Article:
I do have one quote from Amy Milton (a St. Louis open mic comic who has the most well-written jokes I’ve ever heard for someone who’s only been performing for only six months). “One of the rudest things a male comic can do to a woman at an open mic is to apologize for saying something rude.” In other words guys, don’t get all politically correct just because there’s a woman around. They’re comics, they get jokes too. If they didn’t then they wouldn’t be there.

Let’s be honest, in a male dominated business appearance counts. Other than pharmaceutical sales, what business that should be gender-balanced as far as opportunity, is so advantageous for women when they’re attractive? I don’t blame the women who have taken advantage of this, I blame the men doing it (Especially whoever renewed Whitney for a 2nd season). Whatever they do will garner attention. If they can overcome the male crowd member thought process of “There’s no way she can be attractive and funny,” with a solid few minutes up front, the stereotype will go away for that show. (Won’t it?) Yes, there are going to be some idiotic members in the crowd who don’t like you, but dumb crowd members affect us all at some point.

So to sum up the advice…Guys, don’t hit on (there’s a difference between talking to and hitting on) or apologize to female open mic comics. And ladies, it might be a steeper climb to the initial success, but once you get to a certain point that momentum is in your favor.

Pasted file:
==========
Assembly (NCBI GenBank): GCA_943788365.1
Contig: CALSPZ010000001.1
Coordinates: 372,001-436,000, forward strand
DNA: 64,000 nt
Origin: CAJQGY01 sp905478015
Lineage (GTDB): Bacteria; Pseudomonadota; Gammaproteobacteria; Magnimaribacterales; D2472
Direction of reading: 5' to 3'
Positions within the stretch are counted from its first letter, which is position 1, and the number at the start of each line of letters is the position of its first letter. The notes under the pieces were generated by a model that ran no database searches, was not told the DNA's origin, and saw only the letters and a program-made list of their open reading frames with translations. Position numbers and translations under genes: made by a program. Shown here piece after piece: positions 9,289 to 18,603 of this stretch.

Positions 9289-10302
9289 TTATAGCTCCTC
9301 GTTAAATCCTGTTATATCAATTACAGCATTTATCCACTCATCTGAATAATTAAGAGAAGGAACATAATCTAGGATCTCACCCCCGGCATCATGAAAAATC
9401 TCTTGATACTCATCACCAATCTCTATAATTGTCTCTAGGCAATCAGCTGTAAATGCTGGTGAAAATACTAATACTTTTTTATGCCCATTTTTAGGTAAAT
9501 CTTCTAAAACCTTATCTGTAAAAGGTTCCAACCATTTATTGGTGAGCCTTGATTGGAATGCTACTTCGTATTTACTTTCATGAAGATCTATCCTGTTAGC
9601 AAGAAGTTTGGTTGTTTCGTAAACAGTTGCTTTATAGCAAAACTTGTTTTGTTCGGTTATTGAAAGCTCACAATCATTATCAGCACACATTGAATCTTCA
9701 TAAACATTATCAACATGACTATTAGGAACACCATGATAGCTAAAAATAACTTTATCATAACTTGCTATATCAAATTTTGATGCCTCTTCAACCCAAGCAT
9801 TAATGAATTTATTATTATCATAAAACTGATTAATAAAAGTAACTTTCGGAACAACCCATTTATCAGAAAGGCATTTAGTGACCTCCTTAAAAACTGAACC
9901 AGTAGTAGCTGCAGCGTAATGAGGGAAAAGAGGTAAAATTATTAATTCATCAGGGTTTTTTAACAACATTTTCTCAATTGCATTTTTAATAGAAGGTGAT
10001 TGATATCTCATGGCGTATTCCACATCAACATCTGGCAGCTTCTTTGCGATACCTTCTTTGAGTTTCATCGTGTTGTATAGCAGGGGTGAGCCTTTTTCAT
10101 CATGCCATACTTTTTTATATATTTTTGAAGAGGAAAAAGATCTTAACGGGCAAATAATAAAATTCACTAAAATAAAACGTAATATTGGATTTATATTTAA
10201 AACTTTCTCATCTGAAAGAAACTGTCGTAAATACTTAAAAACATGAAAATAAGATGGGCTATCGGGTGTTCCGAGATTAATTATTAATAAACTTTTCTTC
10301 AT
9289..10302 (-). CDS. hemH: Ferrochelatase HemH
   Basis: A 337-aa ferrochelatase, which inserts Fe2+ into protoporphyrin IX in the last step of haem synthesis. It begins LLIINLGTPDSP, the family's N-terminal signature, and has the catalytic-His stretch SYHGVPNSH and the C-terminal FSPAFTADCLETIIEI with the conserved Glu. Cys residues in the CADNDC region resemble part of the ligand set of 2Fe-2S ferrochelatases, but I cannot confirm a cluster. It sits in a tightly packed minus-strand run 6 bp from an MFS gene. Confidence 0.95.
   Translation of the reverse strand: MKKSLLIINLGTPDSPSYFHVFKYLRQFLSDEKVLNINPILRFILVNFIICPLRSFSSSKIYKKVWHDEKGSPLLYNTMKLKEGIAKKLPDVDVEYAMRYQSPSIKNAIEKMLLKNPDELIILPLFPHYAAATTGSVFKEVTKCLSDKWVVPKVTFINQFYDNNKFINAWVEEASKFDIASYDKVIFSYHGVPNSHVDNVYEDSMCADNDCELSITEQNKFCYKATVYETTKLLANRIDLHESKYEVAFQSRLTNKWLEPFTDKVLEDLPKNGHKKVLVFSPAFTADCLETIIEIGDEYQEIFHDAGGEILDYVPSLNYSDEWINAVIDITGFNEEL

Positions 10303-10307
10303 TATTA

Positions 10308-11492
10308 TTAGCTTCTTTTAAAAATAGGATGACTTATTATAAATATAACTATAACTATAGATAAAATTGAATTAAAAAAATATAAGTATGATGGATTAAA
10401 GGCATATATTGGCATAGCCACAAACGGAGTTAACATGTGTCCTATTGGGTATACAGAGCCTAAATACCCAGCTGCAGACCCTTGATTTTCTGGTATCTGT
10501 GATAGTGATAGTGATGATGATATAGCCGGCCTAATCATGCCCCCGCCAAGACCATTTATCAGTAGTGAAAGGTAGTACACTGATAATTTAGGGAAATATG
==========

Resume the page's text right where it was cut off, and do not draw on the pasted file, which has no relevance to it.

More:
Open mic openers

My last two sets at open mic haven’t gone as well as I would had liked.  A new joke I’ve been doing that worked well the first time fell flat the last two weeks.  In my book I have a section on “Why jokes no longer work” that explains the multiple reasons why a once successful joke dies, but in my current case, it’s a completely different reason that can be fixed.  I didn’t take my own advice from two weeks ago.  This joke is a longer bit and by opening my last two open mic sets with it, I wasn’t able to establish whether I was funny or not to the crowd right away.

The key lesson is to open your set with a quick joke or two that gets right to the punchlines.  Recently I had a fellow comic ask me if he should change his opening joke at open mic because he had been using it to start his set every week for awhile.  I told him to keep opening with it because it was quick, funny, and established who he was on stage right away.  These are all very important.  Yes, open mic is a place we test new bits and we only get four minutes to do so, but to give other jokes a fair chance sometimes we have to establish that we’re funny to the crowd first.  No one hates having to use the same opening joke or two week after week more than me, but it looks like it’s the most effective way to give the rest of the set a fair chance.  So this Tuesday, if you’re one of the St. Louis comics, we’ll see if it makes a difference in how my new bit (about starting line-ups) does.